- California bans full-contact football practices in off-season
- Thune: Downed fighter jets show more evidence of separatist capabilities
- Obama tells DNC fundraising crowd: ‘I’m not overly partisan’
- Chambliss: Downed jet ultimately goes back to Putin
- Perdue strategy: Run against Reid, Obama, Pelosi
- White House: More changes to contraception mandate coming
- ‘Operation Normandy’ set to send 3,500 volunteers to border to ‘stop an invasion’
- Netanyahu’s spokesman: Safe to fly to Israel
- Oregon vandals smear cars with doughnuts, pastries, chocolate bars
- Obama’s ‘Katrina moment’ leaves his favorability factor at 42 percent
Cholera puts capital of Haiti on crisis status
Physicians predict surge of new cases
Question of the Day
PORT-AU-PRINCE, Haiti | Doctors and aid groups were rushing to set up cholera treatment centers across Haiti's capital as officials warn that the disease's spread into the overcrowded city will bring a surge in cases.
Hundreds of people already were suspected of having cholera, showing the disease's symptoms of fever and diarrhea while lying in hospital beds or inside shacks lining the putrid waste canals of Cite Soleil, Martissant and other slums.
"We expect transmission to be extensive and we have to be prepared for it, there's no question," Dr. Jon K. Andrus, deputy director of the Pan-American Health Organization, told reporters this week. "We have to prepare for a large upsurge in numbers of cases and be prepared with supplies and human resources and everything that goes into a rapid response."
Following Monday's confirmation that a 3-year-old boy from a tent camp near Cite Soleil had contracted cholera before Oct. 31 without leaving the capital, the organization said the epidemic's spread from river towns in the countryside to the nation's primary urban center was a dangerous development.
Two more capital-originated cases were confirmed Tuesday at the same hospital where the boy was treated.
Physicians with the aid group Doctors Without Borders reported seeing at least 200 city residents with severe symptoms at their facilities alone over the past three days.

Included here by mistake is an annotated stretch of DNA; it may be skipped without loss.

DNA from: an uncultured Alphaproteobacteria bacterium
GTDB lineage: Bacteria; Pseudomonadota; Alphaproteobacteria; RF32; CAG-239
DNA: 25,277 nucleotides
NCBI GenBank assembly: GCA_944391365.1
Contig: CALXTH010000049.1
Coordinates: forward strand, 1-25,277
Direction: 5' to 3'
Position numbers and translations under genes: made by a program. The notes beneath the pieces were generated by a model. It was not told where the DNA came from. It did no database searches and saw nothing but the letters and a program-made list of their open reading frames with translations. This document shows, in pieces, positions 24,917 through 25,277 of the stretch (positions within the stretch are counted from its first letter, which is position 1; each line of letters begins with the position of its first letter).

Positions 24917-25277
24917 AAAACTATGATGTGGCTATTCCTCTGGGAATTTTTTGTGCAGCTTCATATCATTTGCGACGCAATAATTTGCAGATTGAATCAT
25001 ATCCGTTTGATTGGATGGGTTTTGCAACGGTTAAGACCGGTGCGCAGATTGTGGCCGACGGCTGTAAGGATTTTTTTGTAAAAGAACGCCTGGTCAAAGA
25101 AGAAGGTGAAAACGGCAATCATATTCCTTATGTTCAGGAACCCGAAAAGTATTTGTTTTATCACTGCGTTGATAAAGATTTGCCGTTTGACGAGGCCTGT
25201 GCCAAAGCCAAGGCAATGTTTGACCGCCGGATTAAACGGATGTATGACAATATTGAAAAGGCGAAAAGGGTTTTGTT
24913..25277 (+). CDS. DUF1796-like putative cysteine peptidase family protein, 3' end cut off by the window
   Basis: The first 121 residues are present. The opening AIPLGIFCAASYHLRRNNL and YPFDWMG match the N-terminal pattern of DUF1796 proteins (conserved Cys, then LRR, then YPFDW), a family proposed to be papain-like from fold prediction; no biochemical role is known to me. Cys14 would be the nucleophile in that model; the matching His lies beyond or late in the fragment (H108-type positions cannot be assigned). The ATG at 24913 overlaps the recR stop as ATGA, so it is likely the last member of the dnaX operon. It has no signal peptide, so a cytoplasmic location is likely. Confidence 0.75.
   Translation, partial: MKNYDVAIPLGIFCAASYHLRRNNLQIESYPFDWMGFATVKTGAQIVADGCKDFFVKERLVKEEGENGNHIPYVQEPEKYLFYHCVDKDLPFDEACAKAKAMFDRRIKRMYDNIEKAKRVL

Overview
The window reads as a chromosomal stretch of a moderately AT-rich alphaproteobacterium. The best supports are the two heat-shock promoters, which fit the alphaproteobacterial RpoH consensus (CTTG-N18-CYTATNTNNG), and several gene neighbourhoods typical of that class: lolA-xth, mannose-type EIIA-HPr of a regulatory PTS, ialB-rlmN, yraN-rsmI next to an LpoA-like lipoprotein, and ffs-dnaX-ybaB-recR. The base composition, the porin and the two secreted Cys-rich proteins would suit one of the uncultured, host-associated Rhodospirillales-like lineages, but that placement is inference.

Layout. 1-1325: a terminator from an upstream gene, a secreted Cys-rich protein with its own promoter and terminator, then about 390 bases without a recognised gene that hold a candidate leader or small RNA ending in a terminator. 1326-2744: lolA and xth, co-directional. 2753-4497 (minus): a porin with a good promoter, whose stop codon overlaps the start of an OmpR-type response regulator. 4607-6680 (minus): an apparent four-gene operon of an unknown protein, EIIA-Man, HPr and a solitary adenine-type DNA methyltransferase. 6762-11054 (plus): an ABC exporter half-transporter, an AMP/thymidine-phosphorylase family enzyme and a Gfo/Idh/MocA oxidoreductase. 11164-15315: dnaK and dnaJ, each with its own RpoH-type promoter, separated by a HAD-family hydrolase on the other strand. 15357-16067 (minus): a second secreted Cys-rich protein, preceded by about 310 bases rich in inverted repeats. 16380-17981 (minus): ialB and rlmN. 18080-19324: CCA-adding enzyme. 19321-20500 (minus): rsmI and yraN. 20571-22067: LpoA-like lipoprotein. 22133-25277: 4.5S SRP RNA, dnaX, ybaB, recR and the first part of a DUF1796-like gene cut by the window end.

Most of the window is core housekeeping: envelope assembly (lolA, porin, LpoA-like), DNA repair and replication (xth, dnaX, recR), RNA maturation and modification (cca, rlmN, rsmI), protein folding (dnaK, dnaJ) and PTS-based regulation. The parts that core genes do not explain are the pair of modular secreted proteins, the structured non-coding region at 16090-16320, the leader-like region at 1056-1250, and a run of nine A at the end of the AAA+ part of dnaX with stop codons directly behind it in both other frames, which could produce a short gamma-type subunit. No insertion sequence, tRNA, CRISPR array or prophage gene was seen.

More than 70 other cholera cases had been confirmed among people living in Port-au-Prince, but those became infected while outside the capital.
Damage to Port-au-Prince's already miserable pre-earthquake sanitation and drinking water systems make the city "ripe for the rapid spread of cholera," Dr. Andrus said.
Port-au-Prince is estimated to be home to between 2.5 million and 3 million people, about half of whom have been living in homeless encampments since the Jan. 12 earthquake ravaged the capital.
A confirmed case of cholera had never been seen in this Caribbean country before last month, when it suddenly killed several dozen people and spread across the agricultural heartland of the Artibonite Valley.
The U.S. Centers for Disease Control and Prevention found that the strain is most similar to those found in South Asia, but no formal investigations have been done to learn how the disease arrived in Haiti.
It has killed at least 580 people and hospitalized 9,500, with confirmed cases across the entire northern two-thirds of the country. Dozens of cases are rumored throughout the south.
On Tuesday, Haiti's health ministry said the disease had become a threat to the entire nation of 10 million people.
"Now it is our duty as citizens to help solve this problem, which has gone from being an urgent humanitarian matter and gone to the level of national security," the ministry's executive director, Dr. Gabriel Timothee, said during a televised news conference.
TWT Video Picks
Retailer pays a price for getting too close to Obama
- CARSON: Costco and the perils of mixing politics and business
- Two Ukrainian fighter jets shot down
- David Perdue defeats Jack Kingston in Georgia Republican Senate primary runoff
- HURT: The cost of 'free' water in Detroit
- Beretta moving to Tennessee over Maryland gun laws
- Obama orders Pentagon advisers to Ukraine
- IRS seeks help destroying another 3,200 computer hard drives
- D.C. appeals panel deals big blow to Obamacare subsidies
- DEACE: How to go from civil rights icon to bigot in one quote
- House task force to recommend National Guard on border, faster deportations
Obama's biggest White House 'fails'
Celebrities turned politicians
Athletes turned actors
20 gadgets that changed the world
Fighting in Iraq